But is that what you would wish on plant life.?

Reply to  Peta from Cumbria, now Newark
July 31, 2017 3:33 am

You seem to have missed the fact that they said they tested their model. That’s why there’s no outcry of “Models Shmodels.” That means the model was validated against real-world data.

Reply to  Peta from Cumbria, now Newark
July 31, 2017 3:33 am

“What if we come to depend on all this extra CO2 induced plant growth and then the extra supply of CO2 dries up?”
Nuclear energy of some sort to release CO2 from limestone. Once people get over this superstitious CO2-HATRED, they will start to realise that MORE CO2 is needed, NOT LESS.
The imperative to increase CO2, once realised, is not an issue.

Richard Bell
Reply to  Peta from Cumbria, now Newark
July 31, 2017 10:57 am

If push comes to shove, and levels of CO2 must be raised after the exhaustion of all of the coal, oil, and natural gas, there is still the energy intensive operation of liberating CO2 from calcium carbonate (probably using electricity from nuclear fission/fusion power to supply the process heat). Forcing the early extinction of all calcium carbonate creating life forms to keep everything else from dying with them is not an option. Hopefully, the required volume of limestone, shale, and other calcium carbonate rock will not be too large, as all of that lime will start pulling in CO2 if it gets wet, so it must be sequestered. With all of the doubt that mining Helium3 on the Moon will ever be cheaper than making Tritium on earth and waiting for it to decay into Helium3, harvesting CO2 from Venus to ship back to Earth is probably far beyond cost effective.
The fact that green plants nearly extinguished all life by evolving a new protein, lignin, that required several millions of years to encourage the evolution of something that could eat it sheds a new light on the search for extraterrestrial intelligence, as examination of the one example of a life bearing planet that we know of proves that Biospheres are transitory things and lifeless planets are the norm.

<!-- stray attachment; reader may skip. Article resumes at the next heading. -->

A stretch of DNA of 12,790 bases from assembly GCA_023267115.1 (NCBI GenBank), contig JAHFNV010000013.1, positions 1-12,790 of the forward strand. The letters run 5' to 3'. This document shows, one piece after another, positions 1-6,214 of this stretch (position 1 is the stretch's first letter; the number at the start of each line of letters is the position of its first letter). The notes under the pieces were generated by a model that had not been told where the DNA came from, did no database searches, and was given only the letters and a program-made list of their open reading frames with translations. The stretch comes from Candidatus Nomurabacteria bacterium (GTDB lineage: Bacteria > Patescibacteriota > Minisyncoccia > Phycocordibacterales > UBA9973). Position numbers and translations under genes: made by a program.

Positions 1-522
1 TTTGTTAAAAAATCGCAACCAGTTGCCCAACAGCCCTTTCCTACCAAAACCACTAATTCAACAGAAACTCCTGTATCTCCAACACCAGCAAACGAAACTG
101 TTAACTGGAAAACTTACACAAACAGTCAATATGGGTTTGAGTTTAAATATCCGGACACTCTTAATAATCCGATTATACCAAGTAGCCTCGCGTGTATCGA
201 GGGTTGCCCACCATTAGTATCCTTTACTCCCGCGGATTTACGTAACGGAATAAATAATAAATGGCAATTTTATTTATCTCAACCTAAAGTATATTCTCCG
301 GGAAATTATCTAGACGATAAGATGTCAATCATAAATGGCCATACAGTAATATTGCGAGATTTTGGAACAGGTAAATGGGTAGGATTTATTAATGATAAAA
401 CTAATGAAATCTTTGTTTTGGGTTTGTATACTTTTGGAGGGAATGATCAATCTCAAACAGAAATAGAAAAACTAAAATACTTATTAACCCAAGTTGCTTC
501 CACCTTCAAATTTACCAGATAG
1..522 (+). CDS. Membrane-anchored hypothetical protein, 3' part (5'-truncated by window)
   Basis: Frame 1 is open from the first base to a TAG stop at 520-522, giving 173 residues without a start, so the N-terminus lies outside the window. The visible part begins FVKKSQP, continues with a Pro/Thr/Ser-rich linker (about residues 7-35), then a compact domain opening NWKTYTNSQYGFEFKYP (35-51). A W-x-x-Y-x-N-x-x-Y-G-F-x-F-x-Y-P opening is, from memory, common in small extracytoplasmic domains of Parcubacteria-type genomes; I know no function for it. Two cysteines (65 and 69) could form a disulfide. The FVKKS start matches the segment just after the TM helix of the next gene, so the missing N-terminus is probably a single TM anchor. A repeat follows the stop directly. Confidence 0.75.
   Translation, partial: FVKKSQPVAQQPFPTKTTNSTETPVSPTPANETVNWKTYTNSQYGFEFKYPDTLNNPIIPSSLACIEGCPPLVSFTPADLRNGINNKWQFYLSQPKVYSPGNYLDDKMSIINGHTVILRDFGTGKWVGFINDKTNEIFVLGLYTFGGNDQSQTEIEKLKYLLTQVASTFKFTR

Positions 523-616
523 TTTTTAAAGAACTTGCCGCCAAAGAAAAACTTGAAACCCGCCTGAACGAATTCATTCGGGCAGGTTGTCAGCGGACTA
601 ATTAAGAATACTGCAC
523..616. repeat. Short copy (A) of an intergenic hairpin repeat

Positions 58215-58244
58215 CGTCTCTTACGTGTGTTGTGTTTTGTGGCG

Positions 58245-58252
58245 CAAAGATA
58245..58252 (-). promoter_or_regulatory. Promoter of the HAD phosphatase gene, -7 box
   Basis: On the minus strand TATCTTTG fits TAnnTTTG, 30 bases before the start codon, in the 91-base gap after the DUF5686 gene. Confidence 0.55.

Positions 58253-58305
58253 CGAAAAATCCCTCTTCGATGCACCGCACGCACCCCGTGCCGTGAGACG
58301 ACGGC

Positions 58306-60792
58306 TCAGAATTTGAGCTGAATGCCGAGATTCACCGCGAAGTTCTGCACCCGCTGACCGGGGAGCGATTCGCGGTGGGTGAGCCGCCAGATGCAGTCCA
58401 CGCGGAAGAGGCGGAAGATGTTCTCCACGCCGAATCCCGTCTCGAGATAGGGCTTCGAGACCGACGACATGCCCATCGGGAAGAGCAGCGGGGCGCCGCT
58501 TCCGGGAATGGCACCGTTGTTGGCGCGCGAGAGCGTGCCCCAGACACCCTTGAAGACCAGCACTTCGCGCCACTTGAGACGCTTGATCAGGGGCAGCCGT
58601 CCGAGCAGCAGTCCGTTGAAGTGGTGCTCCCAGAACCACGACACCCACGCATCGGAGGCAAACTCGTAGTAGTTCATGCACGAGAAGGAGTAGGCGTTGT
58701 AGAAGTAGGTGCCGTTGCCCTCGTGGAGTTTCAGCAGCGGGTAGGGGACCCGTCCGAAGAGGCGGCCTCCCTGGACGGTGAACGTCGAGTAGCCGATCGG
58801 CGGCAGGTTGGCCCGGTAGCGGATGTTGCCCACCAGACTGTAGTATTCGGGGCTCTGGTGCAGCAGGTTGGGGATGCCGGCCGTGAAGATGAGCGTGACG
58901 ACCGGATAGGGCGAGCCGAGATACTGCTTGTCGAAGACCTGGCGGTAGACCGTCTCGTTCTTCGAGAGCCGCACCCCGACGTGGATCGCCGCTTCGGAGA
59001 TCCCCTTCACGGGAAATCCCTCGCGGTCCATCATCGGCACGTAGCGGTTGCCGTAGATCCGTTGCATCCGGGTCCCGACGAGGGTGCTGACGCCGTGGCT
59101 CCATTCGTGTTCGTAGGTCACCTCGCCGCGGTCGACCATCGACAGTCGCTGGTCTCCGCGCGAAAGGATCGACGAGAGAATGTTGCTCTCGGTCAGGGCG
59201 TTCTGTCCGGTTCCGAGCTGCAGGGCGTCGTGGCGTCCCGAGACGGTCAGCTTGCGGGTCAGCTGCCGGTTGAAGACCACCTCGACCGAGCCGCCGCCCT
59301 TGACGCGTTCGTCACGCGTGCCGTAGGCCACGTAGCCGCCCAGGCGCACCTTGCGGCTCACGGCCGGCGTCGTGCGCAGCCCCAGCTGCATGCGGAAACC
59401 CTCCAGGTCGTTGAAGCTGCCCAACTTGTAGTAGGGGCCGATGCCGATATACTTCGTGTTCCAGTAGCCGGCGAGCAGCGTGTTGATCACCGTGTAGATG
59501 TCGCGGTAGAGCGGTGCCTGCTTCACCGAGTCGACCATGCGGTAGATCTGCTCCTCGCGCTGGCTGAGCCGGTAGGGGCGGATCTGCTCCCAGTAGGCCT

The ocean plants are not limited by the evaporation of water through their stomata, as they are immersed in liquid water.

Reply to  Peta from Cumbria, now Newark
July 31, 2017 1:11 pm

Peta from Cumbria:
Why are the oceans not greening also?
Because CO2 – and its derivatives, mainly bicarbonates and carbonates, are not the limiting factor for plant growth in the oceans. Iron, phosphates, nitrogen,… are the limiting factors. Although there are some more algal blooms with more CO2…
Moreover, the ~35% CO2 change in the atmosphere only resulted in a ~3.5% change in CO2 + derivatives in the ocean surface waters, due to the Revelle/buffer factor.
That is the result of the buffer chemistry of the ocean waters, which allows a 100% change for free, gaseous CO2 in solution – per Henry’s law – for a 100% change of CO2 in the atmosphere, but as free CO2 is only 1% in seawater, that only means a doubling of total inorganic carbon species from 1% to 2%. The rest is from the increases of bicarbonates and carbonates, which in total is about 10%, not 100%.
As far as I remember, iron fertilizing of the ocean surface had initially some success, but at the end all what happened was a faster total carbon cycle from plankton via fish back to CO2 and the total yield (as CO2 uptake) was rather meager…

Robin Hewitt
July 31, 2017 1:34 am

I saw a programme on television last night that said 25% of the plant biomass was created on our foreshores.

July 31, 2017 1:48 am

Please Vuckcevic where are those marvelous greenhouses situated?!

Reply to  petermnz
July 31, 2017 5:15 am

not vuckcevic but;-)
i also saw those pics